ham student Clarissa Freeman,
who ran the half marathon after
suffering from prolonged paraly-
sis due to a debilitating condition
called spina bifida while in high
school.
"She has a medical condition,
and she had a relapse and wasn't
able to walk or take care of her-
self," Hendricks said. "She's
been working really hard and
training, so it's pretty much a
miracle."
Hendricks explained Free-
man's relapse occurred 18
months beforethe marathon and
while her time was well done for
a first-time runner, she knows
Freeman can improve.
"For a (first) race, there's
always a learning curve for both
participants and the organizers,
so you (can) always learn," Hen-
dricks said.
Before the marathon, sup-
porters of an Immaculate Heart
of Mary Catholic nun named
Julia, who was- running the full
marathon, stood by the starting
line.
Maxine Kollasch, an IHM sis-
ter from Monroe, said Julia was
running the event to fundraise.
for their faith and spirituality
outreach blog called A Nun's Life
Ministry.
"We have Julia running the
marathon," Kollasch said. "She's
been training faithfully, and
she's really excited about this."
She added that they were
happy to provide Julia with a
much-needed energy boost after
she completed the marathon.
"We're here to support her
and give her coffee at the end of
it all," Kollasch said.
Team Red, White & Blue,
an Ann Arbor-based nonprofit
group for wounded veterans,
had members running in the full
marathon, half marathon and
SK, including Johnny Algor, a

recent law and business gradu-
ate and military veteran.
Before he ran the 5K, Algor
said his foundation fundraised
in support of the event, which
he added is one of many events.
his organization participates in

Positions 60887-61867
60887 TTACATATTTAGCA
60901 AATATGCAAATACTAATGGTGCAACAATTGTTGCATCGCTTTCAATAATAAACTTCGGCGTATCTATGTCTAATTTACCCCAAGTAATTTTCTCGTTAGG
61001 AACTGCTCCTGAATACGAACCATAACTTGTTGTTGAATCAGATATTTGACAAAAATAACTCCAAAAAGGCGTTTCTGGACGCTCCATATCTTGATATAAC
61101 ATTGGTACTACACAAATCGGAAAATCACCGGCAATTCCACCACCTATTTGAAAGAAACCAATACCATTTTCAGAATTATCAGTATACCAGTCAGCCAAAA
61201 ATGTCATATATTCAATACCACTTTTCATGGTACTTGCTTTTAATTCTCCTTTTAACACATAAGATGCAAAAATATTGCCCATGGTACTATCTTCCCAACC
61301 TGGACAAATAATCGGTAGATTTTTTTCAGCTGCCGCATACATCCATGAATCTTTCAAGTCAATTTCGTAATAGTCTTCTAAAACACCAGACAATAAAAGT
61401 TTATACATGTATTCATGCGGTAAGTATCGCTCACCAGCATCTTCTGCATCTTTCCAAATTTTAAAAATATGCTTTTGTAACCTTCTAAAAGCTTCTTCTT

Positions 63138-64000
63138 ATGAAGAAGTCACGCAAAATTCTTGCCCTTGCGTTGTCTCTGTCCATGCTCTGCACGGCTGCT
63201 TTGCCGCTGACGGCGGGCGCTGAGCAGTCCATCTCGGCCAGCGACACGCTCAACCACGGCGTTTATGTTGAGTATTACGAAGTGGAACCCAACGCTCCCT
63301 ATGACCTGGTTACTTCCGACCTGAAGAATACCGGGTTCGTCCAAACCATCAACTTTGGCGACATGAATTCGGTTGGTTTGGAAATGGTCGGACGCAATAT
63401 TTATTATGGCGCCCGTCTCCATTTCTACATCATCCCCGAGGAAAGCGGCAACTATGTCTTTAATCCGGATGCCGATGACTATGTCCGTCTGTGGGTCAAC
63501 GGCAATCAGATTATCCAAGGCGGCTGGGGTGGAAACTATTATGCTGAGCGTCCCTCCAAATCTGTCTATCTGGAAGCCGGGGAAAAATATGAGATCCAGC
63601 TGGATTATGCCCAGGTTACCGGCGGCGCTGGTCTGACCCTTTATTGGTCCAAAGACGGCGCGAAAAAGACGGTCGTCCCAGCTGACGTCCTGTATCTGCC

to promote wounded veterans'
well-being..
"We try to reintegrate wound-
ed veterans back into society,
and one of the ways we try to
get them out is through physical
fitness," Algor said. "That's also
how we build awareness."
Algor said his organization
was able to come together for
the marathon and bond with a
dinner at Conor O'Neill's the
night before as well as a tailgate
planned for after the event.
Algor said he was excited to
run by the places where he stud-
ied for years.
"We'll get to see some of the
sights, I'm excited for it," Algor
said.
Ann Arbor residents Chris-
topher and Carolyn Todd sat in
chairs on the corner of Hill and
State streets to cheer on their
son Kevin and friend Josh, who
traveled from their respective
homes in Boston and Miami to
run.
Carolyn Todd said the mara-
thon did not count as a qualifier
for the esteemed Boston Mara-
thon, something she said would
have drawn in more competitive
runners.
"This is not a qualifying event,
which is not disappointing, but
that means it's not (the) highest
caliber - but it's their first (mar-
athon)," Todd said.
The Todds said it was nice
that the event was in their home-
town because this was their first
time getting to see their son run
a marathon, even though he has
run many and qualified for the
Boston Marathon this year.
Christopher Todd said if they
had a gripe about the marathon,
it would be at their struggle to
find parking.
"We were planning on park-
ing at Yost, but there's no way of
getting in there," Todd said.
See MARATHON, Page 5F

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MRiSA Mv LAIN/uaiy
A parade-goer watches Art & Design students prepare for festifools on April 1,
2012.